The smaller public-sector banks, many of which have been placed under the Reserve Bank of India’s (RBIs) prompt corrective framework (PCA), are increasingly looking to sell a larger part of their bad loans to asset reconstruction companies (ARCs), sources with direct knowledge of the development said.
The smaller public-sector banks, many of which have been placed under the Reserve Bank of India’s (RBIs) prompt corrective framework (PCA), are increasingly looking to sell a larger part of their bad loans to asset reconstruction companies (ARCs), sources with direct knowledge of the development said. The move by these banks is an effort towards reducing their stressed assets and improving their capital adequacy. The gross non-performing assets (NPAs) ratio for the public sector banks was 12.6% at the end of September, 2017, data from ratings agency Icra showed, while the net NPAs stood at 7.24%. “We have seen a spurt in asset sales, particularly from the smaller banks in the last couple of months. These banks are placed under PCA and they are anxious to improve their capital adequacy,” a senior official with a large ARC said on condition of anonymity. The capital adequacy ratio for the state-run lenders stood at 12.18% at the end of the September quarter, compared with 16.21% for the private sector banks, data from Icra showed. In November last year, Kolkata-based UCO Bank offered to sell 17 non-performing accounts with an outstanding balance of Rs 1,896 crore to ARCs. In December 2017, the Chennai-based Indian Bank offered to sell non-performing accounts with a total outstanding of Rs 1,102 crore.
More recently, last Thursday, Allahabad Bank put on sale its loans to 55 different entities worth Rs 901.07 crore.“The ARCs are interested in buying the smaller assets from the banks,” the senior official of the large ARC said. “We are getting these assets at a fair value now, and it makes sense for us to buy them. We will continue to buy assets that have been referred to the NCLT and also the ones where the banks are working on resolution plans,” the official added. Most of the deals with ARCs are happening with a 15:85 cash to security receipts ratio—where 15% of the value of the assets is paid in cash and for the remaining amount security receipts are issued by the ARCs to the banks. At least half of the listed state-owned lenders have now been put under corrective action including Allahabad Bank, Bank of India (BoI), Indian Overseas Bank (IoB), United Bank of India, Corporation Bank, Oriental Bank of Commerce (OBC), Dena Bank, Central Bank, IDBI Bank and Bank of Maharashtra.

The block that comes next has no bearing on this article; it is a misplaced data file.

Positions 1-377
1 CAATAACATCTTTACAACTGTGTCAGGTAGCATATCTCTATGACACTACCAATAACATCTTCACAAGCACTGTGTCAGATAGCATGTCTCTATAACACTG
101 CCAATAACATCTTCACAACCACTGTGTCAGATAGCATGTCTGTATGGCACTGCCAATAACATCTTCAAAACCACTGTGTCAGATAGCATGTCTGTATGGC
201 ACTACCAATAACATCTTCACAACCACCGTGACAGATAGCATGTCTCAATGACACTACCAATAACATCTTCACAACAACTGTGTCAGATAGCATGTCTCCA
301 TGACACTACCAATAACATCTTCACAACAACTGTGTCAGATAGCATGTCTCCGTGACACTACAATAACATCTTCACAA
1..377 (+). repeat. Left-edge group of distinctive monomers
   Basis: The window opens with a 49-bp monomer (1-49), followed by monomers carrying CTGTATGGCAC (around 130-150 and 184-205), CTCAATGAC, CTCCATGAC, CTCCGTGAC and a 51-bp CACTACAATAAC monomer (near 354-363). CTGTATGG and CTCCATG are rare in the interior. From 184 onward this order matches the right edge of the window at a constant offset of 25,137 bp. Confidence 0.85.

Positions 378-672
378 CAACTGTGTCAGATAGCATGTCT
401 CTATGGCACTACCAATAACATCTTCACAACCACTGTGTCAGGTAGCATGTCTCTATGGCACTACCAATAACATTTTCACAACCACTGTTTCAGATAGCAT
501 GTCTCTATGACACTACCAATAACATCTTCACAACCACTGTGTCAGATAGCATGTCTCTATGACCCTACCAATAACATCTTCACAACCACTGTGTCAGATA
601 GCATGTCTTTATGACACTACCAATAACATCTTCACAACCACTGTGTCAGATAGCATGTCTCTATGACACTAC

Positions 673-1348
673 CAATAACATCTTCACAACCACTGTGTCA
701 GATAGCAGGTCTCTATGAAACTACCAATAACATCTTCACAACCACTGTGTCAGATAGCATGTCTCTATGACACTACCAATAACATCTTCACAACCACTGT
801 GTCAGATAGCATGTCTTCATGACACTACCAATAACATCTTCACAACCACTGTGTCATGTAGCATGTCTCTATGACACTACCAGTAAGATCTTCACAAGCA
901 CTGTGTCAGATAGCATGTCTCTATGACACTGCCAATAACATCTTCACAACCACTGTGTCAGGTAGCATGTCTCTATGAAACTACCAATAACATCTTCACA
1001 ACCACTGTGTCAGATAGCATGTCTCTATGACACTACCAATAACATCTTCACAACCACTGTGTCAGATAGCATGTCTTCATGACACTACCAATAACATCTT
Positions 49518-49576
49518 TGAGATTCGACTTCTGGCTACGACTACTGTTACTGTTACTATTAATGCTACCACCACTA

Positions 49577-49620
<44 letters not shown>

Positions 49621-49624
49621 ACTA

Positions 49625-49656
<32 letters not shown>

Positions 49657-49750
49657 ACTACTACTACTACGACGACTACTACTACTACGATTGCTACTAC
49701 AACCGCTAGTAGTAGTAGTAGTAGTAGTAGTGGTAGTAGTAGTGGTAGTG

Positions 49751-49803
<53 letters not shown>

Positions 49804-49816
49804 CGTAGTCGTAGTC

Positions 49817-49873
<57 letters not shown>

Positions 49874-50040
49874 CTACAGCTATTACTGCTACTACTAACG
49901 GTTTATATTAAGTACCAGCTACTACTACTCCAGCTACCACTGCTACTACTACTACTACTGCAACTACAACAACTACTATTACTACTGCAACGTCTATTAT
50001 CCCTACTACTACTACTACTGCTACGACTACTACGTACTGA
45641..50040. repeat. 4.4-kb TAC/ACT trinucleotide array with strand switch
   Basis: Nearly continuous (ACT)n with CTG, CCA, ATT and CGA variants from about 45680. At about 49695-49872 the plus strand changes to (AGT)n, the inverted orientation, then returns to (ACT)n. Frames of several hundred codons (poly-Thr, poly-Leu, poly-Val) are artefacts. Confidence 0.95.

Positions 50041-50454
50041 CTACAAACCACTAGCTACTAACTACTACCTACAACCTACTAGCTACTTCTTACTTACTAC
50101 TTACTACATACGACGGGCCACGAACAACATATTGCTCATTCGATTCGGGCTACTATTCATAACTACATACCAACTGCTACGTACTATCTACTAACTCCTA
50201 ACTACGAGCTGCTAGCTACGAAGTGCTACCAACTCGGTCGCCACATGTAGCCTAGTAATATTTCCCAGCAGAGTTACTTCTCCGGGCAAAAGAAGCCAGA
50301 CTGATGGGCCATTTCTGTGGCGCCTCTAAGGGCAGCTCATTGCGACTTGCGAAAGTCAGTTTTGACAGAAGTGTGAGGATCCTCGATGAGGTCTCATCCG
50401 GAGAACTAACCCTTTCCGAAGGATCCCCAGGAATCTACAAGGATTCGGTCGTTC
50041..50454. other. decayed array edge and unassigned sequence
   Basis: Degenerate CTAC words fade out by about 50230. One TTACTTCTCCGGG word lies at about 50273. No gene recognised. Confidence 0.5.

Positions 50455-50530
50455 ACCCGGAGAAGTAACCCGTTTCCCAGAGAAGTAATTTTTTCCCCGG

The government, through its Insolvency and Bankruptcy Code (Amendment) Bill, 2017 has barred promoters of accounts that have been classified as non-performing assets for at least a year from submitting resolution plans. However, if they make the payment for the overdue amount, they become eligible to submit resolution plans. They have been given a period of 30 days to make the payment. In the absence of the promoters, it likely to be a challenge to find potential investors for the smaller accounts that are being referred to the National Company Law Tribunal (NCLT) for insolvency proceedings, bankers said. “In such a scenario, selling assets to the ARCs is one of the options we have,” a banker with a state-run lender said. Apart from the 11 large accounts that are undergoing insolvency proceedings at the NCLT, the bankers have started referring companies from the RBI’s second list of corporate defaulters to the bankruptcy court. These include companies like Visa Steel, IVRCL and Ruchi Soya.